Study highlights economic complications of esketamine for depressive disorders

The findings appeared in the journal Psychiatric Services.

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New research in the journal Psychiatric Services highlights the complications of esketamine for patients with depressive disorders.

According to researchers, the recently approved general anesthetic for treatment-resistant depression, marketed and sold as a form of nasal spray, may be too costly for a substantial amount of the general population.

“Esketamine has been effective in a population where many other treatments haven’t worked,” said Eric Ross, the study’s lead author, in a news release. “I want people to use esketamine, but it’s important that it be cost-effective. I don’t want it to put a real strain on our mental health care system.”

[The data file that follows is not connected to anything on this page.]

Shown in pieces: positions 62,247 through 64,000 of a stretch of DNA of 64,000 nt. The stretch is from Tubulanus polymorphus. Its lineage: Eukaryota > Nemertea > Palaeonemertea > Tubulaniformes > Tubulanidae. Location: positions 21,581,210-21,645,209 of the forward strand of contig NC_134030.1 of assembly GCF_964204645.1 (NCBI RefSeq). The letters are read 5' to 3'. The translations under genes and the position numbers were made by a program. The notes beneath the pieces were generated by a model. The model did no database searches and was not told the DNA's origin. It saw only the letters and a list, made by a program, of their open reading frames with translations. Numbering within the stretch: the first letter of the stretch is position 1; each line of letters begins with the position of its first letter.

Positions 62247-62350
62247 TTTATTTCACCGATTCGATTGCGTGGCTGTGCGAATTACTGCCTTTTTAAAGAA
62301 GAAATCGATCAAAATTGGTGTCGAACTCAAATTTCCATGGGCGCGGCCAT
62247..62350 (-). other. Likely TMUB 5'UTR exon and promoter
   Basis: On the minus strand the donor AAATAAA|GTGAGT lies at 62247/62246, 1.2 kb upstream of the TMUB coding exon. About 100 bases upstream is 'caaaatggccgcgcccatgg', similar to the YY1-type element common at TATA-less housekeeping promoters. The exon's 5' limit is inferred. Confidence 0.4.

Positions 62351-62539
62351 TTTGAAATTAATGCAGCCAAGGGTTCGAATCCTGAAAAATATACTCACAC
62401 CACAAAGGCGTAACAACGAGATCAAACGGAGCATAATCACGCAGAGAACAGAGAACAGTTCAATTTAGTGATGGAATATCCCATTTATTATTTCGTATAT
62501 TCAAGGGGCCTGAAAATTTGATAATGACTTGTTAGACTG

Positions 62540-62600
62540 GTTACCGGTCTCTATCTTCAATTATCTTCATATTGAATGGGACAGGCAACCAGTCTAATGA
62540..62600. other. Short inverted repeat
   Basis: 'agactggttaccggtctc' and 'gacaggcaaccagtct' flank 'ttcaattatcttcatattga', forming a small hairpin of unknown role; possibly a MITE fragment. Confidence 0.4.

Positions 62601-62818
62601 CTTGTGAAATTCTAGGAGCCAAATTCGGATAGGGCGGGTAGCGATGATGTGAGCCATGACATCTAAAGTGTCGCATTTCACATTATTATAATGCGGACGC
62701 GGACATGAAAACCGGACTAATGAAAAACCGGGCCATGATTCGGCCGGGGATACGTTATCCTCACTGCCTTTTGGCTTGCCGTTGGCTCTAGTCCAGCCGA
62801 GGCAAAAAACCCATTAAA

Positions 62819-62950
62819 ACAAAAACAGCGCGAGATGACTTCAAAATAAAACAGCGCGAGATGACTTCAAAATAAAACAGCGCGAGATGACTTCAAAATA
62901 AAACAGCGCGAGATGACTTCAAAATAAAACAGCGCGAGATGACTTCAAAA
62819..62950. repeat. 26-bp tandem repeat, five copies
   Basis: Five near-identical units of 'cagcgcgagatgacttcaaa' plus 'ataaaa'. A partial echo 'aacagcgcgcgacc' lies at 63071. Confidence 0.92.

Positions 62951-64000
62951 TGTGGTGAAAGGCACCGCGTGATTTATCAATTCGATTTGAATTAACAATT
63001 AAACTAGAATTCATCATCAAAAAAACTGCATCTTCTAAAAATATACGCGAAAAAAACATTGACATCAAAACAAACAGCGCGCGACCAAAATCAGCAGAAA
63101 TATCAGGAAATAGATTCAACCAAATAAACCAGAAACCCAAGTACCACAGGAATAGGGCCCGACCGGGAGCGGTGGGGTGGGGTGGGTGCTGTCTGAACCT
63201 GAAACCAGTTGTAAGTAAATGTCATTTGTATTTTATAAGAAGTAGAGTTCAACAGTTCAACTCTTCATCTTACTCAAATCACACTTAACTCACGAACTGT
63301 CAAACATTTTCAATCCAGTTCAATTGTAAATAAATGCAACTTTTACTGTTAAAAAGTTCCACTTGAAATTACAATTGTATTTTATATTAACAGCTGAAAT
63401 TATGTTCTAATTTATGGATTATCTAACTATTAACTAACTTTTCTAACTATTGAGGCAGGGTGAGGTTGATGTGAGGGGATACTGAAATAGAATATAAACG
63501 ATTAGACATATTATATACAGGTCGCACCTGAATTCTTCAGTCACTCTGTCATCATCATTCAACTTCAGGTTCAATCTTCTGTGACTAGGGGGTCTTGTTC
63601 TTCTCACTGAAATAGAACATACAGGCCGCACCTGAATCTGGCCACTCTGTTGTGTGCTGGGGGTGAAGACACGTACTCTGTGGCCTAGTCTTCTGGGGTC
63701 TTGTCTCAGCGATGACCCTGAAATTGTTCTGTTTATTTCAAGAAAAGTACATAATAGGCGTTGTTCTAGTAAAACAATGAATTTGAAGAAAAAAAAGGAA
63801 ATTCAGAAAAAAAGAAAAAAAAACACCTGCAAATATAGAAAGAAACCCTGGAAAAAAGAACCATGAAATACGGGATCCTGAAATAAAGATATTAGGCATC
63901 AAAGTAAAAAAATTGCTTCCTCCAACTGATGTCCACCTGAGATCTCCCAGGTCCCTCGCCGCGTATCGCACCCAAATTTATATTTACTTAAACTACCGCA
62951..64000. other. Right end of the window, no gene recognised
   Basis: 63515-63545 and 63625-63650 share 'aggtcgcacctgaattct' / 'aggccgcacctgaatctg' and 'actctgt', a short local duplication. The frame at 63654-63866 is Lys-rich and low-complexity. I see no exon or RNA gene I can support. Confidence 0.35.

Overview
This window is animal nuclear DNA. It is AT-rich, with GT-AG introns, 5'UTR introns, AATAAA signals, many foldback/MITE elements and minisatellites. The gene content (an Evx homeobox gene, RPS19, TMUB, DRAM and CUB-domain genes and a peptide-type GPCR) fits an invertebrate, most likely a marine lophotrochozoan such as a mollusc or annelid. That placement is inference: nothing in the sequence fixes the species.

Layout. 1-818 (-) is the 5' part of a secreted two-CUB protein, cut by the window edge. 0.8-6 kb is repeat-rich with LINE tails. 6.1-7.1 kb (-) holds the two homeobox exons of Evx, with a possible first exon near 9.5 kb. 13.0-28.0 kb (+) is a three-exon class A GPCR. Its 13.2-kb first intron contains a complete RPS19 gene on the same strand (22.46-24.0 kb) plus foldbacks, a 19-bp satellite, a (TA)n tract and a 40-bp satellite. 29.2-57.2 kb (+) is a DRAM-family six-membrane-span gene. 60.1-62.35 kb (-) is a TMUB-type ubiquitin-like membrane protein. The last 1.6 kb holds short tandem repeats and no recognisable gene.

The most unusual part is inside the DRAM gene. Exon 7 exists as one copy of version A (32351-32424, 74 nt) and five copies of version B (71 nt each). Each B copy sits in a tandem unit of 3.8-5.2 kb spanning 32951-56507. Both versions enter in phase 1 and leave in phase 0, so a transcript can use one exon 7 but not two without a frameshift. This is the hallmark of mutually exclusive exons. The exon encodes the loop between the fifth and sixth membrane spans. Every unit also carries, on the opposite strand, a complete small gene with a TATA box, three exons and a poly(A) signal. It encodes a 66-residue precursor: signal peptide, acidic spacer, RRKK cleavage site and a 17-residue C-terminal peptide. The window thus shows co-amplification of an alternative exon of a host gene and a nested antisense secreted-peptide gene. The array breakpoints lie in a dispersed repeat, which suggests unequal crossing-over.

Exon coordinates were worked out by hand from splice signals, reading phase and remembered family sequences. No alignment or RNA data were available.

The study used a decision-analytic model to simulate the effects of the esketamine drug treatment in comparison to conventional antidepressants over a span of five years.

Based on their findings, it was purportedly found that esketamine, although refuted by a few health organizations and regarded as ineffective, significantly improved quality of life over time. However, societal costs and health care sector costs are expected to surge, drawing complications for patients in need of an effective treatment even as other pharmaceutical options fail.

“The authors estimated a greater than 95% likelihood that intranasal esketamine would not be cost-effective in the United States, according to commonly applied standards,” Ross explained.

“Esketamine is too expensive, but it does work,” Ross implied. “The question now is ‘How do we get the price down?'”

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